If I were re-writing the Agile Manifesto and I wanted to express agile values in terms that spoke positively to the project manager's realm, rather than defining agile in opposition to it, I'd state the third value ("Working Software over Comprehensive Documentation") like this: The best documentation is the product itself.
How did I get here? We had a fantastic yesterday, delivering our Agile Project Management workshop to 13 quite knowledgeable individuals from all sorts of backgrounds. When the group is this experienced, we always learn as much as they do, and one of my "ahas" came when Lisa Winter expressed a pain point PMPs often experience during agile adoptions, especially when the organization is large and long in the tooth:
What do you do when you're caught between the rock and the hard place? ie, you need to run an agile project in an agile manner, but you also need to provide traditional reporting upstream. Do you make like Allen Stanford or the Mafia and keep double books? Or clone yourself and give the waterfall stuff to your evil twin? I hope not!
What Lisa wanted to know was, how can I cut down on this particular form of overhead? Where do agile metrics map to traditional metrics and where don't they?
So how do these things map? Take documentation. A great deal of confusion surrounds the nature of requirements and documentation in Agile, and it’s often put forth—mistakenly—that Agile eschews documentation. While it is true that in Agile development, working software is favored over extensive documentation, this doesn’t mean you don’t document requirements—it means that you and your team document these requirements quite comprehensively indeed at the end of every sprint–but you document them in Ruby, Perl or C++, not English!
This isn't some crazy cowboy agilista indulgence. In fact, there are industries built upon this notion of product as documentation, aka copyright law. And with the recent extension of copyright law to cover software it's no longer mere analogy. The code itself is the sole document on which basis protection is granted–just as the text of The Shining is the only documentation Stephen King produced to obtain his copyright. This is why I think that, while I heartily endorse it's intended meaning, the agile manifesto's implication that comprehensive documentation is frowned upon isn't an entirely accurate statement–what more comprehensive documentation is there, after all, than working software? And if it's proof enough for Uncle Sam, it might need to be proof enough for the VP of Product Development.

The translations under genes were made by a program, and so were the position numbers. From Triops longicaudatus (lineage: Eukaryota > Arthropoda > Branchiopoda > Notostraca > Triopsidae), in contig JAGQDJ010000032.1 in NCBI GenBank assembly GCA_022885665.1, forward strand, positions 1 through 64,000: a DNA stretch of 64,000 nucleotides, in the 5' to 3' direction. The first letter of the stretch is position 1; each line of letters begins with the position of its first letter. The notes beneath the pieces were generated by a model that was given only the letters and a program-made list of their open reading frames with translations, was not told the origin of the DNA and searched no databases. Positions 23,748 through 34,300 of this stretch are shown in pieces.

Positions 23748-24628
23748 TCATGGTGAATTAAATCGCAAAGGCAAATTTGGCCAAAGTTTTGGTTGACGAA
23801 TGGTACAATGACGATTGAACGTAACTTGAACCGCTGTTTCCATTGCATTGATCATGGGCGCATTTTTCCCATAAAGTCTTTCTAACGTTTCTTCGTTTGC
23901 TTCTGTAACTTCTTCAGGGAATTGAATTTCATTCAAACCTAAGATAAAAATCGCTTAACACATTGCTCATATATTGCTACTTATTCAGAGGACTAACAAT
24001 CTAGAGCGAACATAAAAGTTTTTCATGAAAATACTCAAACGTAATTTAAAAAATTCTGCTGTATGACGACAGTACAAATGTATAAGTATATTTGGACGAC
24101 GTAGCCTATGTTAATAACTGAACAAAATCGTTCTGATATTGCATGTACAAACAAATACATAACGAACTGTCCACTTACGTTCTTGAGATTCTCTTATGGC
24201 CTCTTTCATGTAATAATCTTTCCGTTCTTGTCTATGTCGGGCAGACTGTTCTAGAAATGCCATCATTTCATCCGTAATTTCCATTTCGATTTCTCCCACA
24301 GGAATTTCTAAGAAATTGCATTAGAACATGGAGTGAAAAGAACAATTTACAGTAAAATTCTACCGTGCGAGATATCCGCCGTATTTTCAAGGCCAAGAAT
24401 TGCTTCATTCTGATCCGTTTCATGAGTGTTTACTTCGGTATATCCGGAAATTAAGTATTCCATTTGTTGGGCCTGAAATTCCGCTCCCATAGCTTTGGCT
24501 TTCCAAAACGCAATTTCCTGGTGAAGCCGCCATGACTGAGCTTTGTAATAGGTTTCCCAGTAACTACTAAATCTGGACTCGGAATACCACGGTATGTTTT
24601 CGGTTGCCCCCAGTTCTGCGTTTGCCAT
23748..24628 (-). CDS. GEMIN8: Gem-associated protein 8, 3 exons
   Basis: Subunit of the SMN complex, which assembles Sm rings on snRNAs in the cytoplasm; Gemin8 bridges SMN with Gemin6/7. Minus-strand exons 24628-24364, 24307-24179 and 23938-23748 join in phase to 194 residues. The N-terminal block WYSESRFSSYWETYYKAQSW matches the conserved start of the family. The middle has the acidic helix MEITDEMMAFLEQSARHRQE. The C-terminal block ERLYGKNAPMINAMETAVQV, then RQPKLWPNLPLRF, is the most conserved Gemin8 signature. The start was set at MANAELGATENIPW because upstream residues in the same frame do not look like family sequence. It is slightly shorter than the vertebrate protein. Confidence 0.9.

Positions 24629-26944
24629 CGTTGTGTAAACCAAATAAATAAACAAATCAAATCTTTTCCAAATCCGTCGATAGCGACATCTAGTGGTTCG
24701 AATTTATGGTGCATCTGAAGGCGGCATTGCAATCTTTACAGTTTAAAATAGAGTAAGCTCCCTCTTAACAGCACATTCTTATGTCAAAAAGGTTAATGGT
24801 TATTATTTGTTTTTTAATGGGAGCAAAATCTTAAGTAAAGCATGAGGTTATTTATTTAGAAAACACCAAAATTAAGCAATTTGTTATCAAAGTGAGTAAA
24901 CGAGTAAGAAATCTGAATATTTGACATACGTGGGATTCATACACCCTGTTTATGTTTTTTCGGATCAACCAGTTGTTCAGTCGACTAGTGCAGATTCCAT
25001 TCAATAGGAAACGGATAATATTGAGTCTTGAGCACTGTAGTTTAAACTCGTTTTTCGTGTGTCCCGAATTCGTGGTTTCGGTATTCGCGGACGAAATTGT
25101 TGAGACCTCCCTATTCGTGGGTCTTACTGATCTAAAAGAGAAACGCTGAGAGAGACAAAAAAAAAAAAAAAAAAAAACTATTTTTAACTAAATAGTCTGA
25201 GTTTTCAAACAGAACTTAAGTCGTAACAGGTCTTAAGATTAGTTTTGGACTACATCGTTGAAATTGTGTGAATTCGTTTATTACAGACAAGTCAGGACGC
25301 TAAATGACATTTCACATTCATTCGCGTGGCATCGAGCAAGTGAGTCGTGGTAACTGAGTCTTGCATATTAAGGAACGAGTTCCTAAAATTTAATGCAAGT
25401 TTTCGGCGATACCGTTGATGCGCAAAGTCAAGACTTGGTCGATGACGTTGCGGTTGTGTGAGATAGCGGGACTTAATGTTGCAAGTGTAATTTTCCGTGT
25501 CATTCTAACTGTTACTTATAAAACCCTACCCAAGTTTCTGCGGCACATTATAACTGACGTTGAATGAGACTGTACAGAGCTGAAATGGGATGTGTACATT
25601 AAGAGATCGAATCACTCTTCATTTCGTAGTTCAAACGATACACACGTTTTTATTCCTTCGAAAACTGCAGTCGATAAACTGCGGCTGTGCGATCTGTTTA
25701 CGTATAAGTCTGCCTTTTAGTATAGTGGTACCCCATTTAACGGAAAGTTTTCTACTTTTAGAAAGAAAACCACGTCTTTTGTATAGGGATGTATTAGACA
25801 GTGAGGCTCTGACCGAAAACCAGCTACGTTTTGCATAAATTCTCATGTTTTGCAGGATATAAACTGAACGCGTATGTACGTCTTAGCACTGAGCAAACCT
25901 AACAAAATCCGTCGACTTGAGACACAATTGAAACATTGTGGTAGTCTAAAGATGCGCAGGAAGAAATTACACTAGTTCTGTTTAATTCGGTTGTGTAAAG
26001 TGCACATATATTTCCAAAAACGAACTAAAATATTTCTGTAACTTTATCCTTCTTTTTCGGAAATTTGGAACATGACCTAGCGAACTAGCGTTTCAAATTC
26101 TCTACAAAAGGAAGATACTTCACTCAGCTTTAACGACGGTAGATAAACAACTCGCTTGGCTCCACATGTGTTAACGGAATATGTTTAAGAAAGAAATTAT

But, you say, this isn't documenting requirements exactly, because it comes after the fact. Does it really? Your first working software will be delivered months, possibly years, before a traditional requirements document would have, so maybe the working software really does fulfill the requirements model after all.
Maybe the answer to Lisa's question lies in translating Agile concepts and mapping them to traditional values, if not practices. It might be worthwhile to demonstrate to people who are, quite reasonably, invested in their own histories and bodies of knowledge, that despite radically different approaches, the actual values–quality, timeliness, transparency, value, etc., are the same.
Or am I getting it all wrong by implying that Agile means wrapping your ankle behind your ear to make a point?